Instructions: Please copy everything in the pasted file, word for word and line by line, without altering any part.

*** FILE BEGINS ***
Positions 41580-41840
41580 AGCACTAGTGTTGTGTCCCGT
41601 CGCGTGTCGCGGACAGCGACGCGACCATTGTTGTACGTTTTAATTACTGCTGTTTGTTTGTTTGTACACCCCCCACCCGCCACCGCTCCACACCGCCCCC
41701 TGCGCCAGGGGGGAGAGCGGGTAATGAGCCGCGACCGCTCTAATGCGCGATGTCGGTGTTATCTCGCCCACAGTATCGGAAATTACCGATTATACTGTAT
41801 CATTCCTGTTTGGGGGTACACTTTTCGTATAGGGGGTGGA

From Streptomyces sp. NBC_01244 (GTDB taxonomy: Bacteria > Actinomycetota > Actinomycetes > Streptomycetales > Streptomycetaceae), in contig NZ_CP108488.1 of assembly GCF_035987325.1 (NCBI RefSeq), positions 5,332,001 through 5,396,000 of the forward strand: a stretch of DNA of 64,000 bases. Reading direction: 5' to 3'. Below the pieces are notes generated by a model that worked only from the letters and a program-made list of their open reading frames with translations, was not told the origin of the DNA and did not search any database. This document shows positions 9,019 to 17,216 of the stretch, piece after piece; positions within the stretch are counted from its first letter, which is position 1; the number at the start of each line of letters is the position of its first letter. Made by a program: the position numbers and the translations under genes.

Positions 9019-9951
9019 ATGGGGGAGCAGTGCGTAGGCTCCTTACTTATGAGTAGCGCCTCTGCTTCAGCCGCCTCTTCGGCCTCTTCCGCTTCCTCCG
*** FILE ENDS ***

Positions 41580-41840
41580 AGCACTAGTGTTGTGTCCCGT
41601 CGCGTGTCGCGGACAGCGACGCGACCATTGTTGTACGTTTTAATTACTGCTGTTTGTTTGTTTGTACACCCCCCACCCGCCACCGCTCCACACCGCCCCC
41701 TGCGCCAGGGGGGAGAGCGGGTAATGAGCCGCGACCGCTCTAATGCGCGATGTCGGTGTTATCTCGCCCACAGTATCGGAAATTACCGATTATACTGTAT
41801 CATTCCTGTTTGGGGGTACACTTTTCGTATAGGGGGTGGA

From Streptomyces sp. NBC_01244 (GTDB taxonomy: Bacteria > Actinomycetota > Actinomycetes > Streptomycetales > Streptomycetaceae), in contig NZ_CP108488.1 of assembly GCF_035987325.1 (NCBI RefSeq), positions 5,332,001 through 5,396,000 of the forward strand: a stretch of DNA of 64,000 bases. Reading direction: 5' to 3'. Below the pieces are notes generated by a model that worked only from the letters and a program-made list of their open reading frames with translations, was not told the origin of the DNA and did not search any database. This document shows positions 9,019 to 17,216 of the stretch, piece after piece; positions within the stretch are counted from its first letter, which is position 1; the number at the start of each line of letters is the position of its first letter. Made by a program: the position numbers and the translations under genes.

Positions 9019-9951
9019 ATGGGGGAGCAGTGCGTAGGCTCCTTACTTATGAGTAGCGCCTCTGCTTCAGCCGCCTCTTCGGCCTCTTCCGCTTCCTCCG